Altmetric Blog

Archive: February 2013

What kinds of research did people talk about in February? Here’s a hint: they didn’t talk much about love, but they did speak about food, the heart, intellectual property, and some angry scientists. In no particular order, here is another Interactions monthly wrap-up post featuring a selection of 5 new and popular articles in the Altmetric database.   1. “Myths, Presumptions, and Facts about Obesity”Published on 31 January in the New England Journal of Medicine Amidst the outpouring of love (and grumpiness) elicited by Valentine’s Day, medical articles relating to obesity and cardiovascular disease were major topics … Read More
Field research… in the mosh pit With the help of soul-crushing power chords, a driving bass line, frenetic drumming, and perhaps a few otherworldly screams, certain groups of humans might find themselves behaving like random gas particles. After observing moshing from distance at a metal concert, metalhead and Cornell University graduate student Jesse Silverberg began to study the physics of extreme group movements in mosh pits. Silverberg and colleagues collected data from YouTube videos of moshers and created a computer simulation, observing that the energetic movements of the concertgoers could be predicted using 2D mathematical models of gaseous particle … Read More
James Bond’s Aston Martin DB5, a prosthetic hand, and models of Neanderthal skulls have something interesting in common: they’ve all been created through a process called “additive manufacturing”, which is more commonly known as 3D printing. With a seemingly endless number of applications and growing retail potential, the topic of 3D printing pops up frequently within mainstream news media. Currently, a PubMed search for 3D printing and additive manufacturing returns over 800 articles, which span a plethora of research disciplines, from materials science to tissue engineering. While you might expect the media hype about 3D printing to … Read More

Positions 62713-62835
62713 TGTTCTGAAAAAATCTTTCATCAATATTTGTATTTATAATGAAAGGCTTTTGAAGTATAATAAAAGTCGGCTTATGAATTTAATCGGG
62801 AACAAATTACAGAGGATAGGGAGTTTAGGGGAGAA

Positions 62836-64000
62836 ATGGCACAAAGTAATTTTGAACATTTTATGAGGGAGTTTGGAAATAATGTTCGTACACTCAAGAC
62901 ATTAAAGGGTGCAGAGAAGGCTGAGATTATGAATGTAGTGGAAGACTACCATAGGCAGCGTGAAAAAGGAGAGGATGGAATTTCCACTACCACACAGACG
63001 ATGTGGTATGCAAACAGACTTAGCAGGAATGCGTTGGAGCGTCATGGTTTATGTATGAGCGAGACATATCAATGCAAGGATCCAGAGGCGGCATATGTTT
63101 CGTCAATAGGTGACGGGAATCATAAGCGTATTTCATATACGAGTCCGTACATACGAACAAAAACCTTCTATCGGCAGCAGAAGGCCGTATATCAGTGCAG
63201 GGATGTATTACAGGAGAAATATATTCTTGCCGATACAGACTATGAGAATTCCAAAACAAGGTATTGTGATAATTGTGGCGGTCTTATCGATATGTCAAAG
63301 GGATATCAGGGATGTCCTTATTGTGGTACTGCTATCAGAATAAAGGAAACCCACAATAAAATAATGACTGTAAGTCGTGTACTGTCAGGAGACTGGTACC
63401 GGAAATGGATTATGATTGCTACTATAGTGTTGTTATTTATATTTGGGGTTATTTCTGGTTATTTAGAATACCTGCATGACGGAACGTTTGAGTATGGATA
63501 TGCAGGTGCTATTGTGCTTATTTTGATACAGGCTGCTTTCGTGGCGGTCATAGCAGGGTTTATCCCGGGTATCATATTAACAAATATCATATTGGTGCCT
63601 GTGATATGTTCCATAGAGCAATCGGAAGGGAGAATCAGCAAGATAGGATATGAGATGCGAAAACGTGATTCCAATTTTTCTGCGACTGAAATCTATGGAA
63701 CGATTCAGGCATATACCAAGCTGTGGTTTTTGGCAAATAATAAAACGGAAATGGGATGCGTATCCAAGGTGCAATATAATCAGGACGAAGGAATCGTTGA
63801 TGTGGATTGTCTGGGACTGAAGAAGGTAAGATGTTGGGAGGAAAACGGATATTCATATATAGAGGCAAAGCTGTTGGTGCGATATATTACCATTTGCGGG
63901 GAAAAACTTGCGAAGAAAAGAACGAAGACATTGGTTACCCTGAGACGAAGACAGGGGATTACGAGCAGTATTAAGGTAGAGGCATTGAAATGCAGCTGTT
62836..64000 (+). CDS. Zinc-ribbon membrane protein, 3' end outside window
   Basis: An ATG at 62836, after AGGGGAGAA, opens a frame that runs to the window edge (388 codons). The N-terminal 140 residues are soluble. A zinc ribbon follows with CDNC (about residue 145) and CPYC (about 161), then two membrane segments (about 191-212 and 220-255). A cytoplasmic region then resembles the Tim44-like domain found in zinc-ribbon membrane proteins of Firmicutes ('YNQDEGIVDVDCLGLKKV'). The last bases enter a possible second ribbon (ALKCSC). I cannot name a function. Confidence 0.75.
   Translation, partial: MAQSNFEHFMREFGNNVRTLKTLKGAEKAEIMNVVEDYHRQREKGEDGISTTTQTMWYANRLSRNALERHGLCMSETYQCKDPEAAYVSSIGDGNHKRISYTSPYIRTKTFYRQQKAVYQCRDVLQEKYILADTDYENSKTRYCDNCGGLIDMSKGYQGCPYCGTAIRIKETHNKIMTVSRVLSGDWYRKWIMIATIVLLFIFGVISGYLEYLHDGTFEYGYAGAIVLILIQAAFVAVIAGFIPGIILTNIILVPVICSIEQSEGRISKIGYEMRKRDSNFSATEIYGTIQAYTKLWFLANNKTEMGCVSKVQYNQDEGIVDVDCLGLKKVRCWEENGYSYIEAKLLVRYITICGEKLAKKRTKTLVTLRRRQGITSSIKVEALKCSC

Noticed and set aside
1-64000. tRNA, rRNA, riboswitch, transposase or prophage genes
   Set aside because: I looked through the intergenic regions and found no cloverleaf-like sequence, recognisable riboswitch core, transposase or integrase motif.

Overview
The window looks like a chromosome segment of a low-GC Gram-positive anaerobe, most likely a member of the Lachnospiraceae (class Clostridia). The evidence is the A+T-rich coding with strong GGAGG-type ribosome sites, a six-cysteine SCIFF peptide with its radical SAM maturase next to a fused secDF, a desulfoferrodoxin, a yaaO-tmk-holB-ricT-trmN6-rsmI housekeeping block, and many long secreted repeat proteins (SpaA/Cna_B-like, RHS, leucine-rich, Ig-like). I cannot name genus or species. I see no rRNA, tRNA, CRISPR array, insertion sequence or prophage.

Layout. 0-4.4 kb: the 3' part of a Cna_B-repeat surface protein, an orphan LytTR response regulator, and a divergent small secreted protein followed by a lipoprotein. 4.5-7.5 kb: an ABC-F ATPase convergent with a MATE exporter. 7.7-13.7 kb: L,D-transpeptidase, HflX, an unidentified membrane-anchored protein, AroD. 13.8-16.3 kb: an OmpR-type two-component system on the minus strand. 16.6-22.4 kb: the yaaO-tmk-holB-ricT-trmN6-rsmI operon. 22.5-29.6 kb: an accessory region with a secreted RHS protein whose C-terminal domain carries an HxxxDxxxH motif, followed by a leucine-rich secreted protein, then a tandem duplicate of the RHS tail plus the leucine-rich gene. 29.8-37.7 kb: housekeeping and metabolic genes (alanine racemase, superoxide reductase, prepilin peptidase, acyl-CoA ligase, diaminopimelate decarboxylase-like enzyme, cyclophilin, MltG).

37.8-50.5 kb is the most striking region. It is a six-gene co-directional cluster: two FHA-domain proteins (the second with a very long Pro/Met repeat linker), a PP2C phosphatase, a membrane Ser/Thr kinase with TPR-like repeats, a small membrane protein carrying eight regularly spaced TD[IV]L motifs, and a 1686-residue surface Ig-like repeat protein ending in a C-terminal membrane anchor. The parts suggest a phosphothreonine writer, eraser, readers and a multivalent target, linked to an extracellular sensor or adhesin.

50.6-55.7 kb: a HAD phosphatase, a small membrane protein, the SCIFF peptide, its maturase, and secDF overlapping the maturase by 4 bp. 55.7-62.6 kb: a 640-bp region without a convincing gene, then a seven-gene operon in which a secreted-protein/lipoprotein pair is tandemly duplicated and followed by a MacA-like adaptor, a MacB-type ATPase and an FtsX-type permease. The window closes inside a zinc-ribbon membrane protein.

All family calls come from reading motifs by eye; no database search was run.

Direct links to articles, links to news coverage, or mentions within text: online citation formats generally aren’t very consistent. Although bloggers who use the Research Blogging citation system cite articles in a specific manner, no such standardised system exists for mainstream news media. A large number of science news reports don’t even include links to the original papers that are mentioned, which creates a problem for measuring alt-metrics. Up until now, Altmetric has needed to see a direct link to an article in order to count a “mention”, so the absence of links in news reports meant that … Read More
Sharing science with LOLcats Last week, a Nature News & Comment article with the headline “Mice have massage neurons” introduced the subject of a new Nature study in an unusual way: with a video of LOLcats. The study in question was featured on the cover of the 31 January issue of Nature and found that a particular subset of sensory neurons innervating the hairy skin of mice was only responsive to gentle stroking motions. The fascinating neuroscience in the study garnered much online attention (see Altmetric score details), and an approximately equal proportion of … Read More
New feature: LinkedIn mentions If you’ve browsed through the Altmetric Explorer lately, you might have noticed a new addition: the LinkedIn tab (see below for a screenshot). We’ve been collecting mentions of scholarly articles on LinkedIn for a while, and now all these data are part of the Altmetric score. Take the LinkedIn tab for a spin on this example article details page. Although counts from Twitter and Facebook still make up the bulk of mentions of papers online, the professional social media network LinkedIn is also being used by academics to discuss articles. So far, … Read More
Following in the style of my 2012 “The Year in Conversations” post, I’ll be writing a special Interactions monthly wrap-up post about 5 new and popular articles in the Altmetric database. What were people talking about in January? Despite the fact that the month is pseudoscientifically famous because of “Blue Monday”, there was talk about how it could actually be good to be down in the “dumps” (literally – and I’m not talking about mood). And with the prophesised Mayan doomsday behind us, people shared the work of scientists who … Read More